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In the July edition of Southwest Airlines ‘Spirit’ in-flight magazine SWA takes a swipe at “President Obama’s” Recovery Act (I’m pretty sure that more than one person put together the program that pulled us out of economic disaster) and informs the passengers that the definition of ‘Shovel Ready’ is also associated with a project that has failed. Obviously, there is no LUV coming out of Texas for our 18-month old administration, but I was surprised that they would put a political biased slam in their customer publication.
Regardless, I will take their lead and use their definition to ask if the Southwest Air WiFi program is ‘shovel ready’?
Southwest was testing WiFi on four planes (I’ve also heard that only one plane had/has the service) as early as March 2009. I flew a WiFi-enabled plane from Denver to Reno a several months ago when they had to replace the plane we were supposed to fly. After boarding the plane several hours late the flight attendant announce that to make up for our delay we at least would have WiFi because we were on the ‘special’ plane. She then immediately said that we would not be able to use the service, but didn’t say why. That seems to typify Southwest’s efforts to get WiFi off the ground.
Southwest has a page on their website that announces the new WiFi service to begin in early 2010. Is July early? Note that you can only find this page by a Google search or by going directly to the page at:
If the link is dead that will mean that Southwest read this post and someone in IT probably got chewed on for not killing the page. In case they update the page, here is what it said as of today (July 9, 2010):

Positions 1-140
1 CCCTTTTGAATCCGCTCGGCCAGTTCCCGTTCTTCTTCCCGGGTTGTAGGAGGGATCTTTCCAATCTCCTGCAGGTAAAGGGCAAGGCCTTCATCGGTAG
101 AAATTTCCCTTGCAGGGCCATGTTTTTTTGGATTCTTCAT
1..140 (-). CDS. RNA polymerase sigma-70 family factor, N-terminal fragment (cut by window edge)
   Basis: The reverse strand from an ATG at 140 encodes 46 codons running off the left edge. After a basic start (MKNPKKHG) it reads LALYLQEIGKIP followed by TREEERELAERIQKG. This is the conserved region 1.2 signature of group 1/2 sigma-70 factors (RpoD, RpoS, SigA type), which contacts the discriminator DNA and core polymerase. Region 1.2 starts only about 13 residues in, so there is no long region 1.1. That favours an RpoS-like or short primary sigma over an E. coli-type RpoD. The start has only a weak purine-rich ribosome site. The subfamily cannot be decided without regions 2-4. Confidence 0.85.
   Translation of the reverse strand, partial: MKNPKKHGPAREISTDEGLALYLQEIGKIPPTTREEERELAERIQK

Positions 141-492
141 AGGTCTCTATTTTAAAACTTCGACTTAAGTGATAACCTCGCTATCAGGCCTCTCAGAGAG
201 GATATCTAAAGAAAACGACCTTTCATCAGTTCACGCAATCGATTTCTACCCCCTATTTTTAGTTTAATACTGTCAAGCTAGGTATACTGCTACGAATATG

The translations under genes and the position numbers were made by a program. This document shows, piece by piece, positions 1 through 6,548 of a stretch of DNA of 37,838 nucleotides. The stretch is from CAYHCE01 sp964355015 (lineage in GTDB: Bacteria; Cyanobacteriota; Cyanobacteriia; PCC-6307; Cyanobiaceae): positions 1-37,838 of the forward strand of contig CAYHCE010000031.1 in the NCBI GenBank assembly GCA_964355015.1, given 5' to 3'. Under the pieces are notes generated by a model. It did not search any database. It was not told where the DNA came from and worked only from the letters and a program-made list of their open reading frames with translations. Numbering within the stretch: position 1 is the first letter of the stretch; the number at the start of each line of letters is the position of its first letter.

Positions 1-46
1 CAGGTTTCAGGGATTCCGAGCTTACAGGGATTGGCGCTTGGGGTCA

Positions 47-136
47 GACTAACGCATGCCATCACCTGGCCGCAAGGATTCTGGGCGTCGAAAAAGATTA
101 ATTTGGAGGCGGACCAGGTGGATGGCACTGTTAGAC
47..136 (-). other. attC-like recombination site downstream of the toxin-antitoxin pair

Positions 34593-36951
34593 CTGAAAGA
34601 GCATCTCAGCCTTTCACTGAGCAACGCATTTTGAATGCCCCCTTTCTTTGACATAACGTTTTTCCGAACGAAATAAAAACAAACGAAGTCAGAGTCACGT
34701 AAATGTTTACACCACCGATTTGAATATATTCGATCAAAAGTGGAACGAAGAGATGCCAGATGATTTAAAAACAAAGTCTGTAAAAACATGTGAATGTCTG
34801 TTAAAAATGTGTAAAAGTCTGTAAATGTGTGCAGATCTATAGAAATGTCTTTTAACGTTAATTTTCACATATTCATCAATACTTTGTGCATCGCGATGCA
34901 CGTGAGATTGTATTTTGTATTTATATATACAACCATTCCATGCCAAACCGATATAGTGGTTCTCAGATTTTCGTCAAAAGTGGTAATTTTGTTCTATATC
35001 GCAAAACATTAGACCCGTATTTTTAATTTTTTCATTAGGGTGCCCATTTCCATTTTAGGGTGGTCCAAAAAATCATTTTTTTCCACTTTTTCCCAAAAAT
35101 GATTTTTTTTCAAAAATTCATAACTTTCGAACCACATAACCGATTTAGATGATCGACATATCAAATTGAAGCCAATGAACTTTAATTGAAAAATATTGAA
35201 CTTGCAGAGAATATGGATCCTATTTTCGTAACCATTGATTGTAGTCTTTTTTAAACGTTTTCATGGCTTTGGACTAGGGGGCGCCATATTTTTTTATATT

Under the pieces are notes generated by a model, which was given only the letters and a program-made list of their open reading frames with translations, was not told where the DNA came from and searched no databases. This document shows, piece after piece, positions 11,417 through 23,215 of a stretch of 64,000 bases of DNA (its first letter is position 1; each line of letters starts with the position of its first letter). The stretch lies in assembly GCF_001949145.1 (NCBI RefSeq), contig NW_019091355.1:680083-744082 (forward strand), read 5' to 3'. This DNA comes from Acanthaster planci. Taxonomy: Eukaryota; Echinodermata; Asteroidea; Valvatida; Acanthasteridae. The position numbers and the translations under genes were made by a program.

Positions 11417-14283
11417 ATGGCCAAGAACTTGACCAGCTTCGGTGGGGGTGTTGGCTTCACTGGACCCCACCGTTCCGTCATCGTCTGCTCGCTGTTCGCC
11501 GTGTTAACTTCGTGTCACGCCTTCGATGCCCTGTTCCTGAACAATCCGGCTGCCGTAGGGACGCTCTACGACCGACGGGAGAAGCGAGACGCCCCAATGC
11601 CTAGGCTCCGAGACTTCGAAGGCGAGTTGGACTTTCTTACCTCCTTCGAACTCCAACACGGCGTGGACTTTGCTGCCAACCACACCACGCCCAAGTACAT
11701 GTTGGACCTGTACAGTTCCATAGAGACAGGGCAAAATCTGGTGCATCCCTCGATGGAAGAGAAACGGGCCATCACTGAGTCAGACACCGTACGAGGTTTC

“Southwest Airlines is excited to offer satellite-enabled Wi-Fi internet access onboard. The service is currently on four aircraft, but we hope to begin equipping more of the fleet with this cutting-edge technology in early 2010.”
In Gary’s Greeting on the SWA website titled “Technology is Our Friend,” CEO Gary Kelly spends two sentences on the WiFi service:
“Many Customers want to stay connected while aloft, and your chances of flying on a Southwest Wi-Fi-equipped jet improves as the year progresses. In April, we began a two-year process of installing this state-of-the-art connectivity on our entire fleet.”
Other than that Southwest is making no effort to publicize the new WiFi service, which begs the question “Is there a problem?” Early 2010 has come and gone, April 2010 was three months ago, where’s the WiFi? I understand that it will take some time to install it on all the planes but this is a marketing opportunity and a major addition to in-flight service. Is SWA just unenthusiastic, uncaring, or embarrassed about offering WiFi, or is there a problem? If it was meant to be a secret it was not the smartest move to build a webpage to announce the service. My guess is that there have been major problems and the corporate PR people are hoping no one will notice. If that’s the case then they would be wrong.
They have said that the service will not be free. That’s disappointing from a business standpoint. For an airline that is full of LUV’ it would seem that one inexpensive way to build customer love would be to offer free WiFi like Starbucks. I published an article today praising the wisdom of free WiFi and rather than repeating here I’ll offer the link to the article.
I admit I am biting the hand that feeds me. I will only fly SWA unless I can’t get to a city with their routes. But between the political jab in Spirit magazine and the noticeably absent WiFi service I am not feeling the LUV right now. I’m sure I’ll get over it and in a few weeks I’ll be flying to Dallas on SWA and I’ll be happy to do it … but just in case Gary Kelly reads this please note that ‘thump’ you hear outside of Las Vegas or Austin might be me landing a few minutes before the plane does. You never know, some people have no sense of humor.
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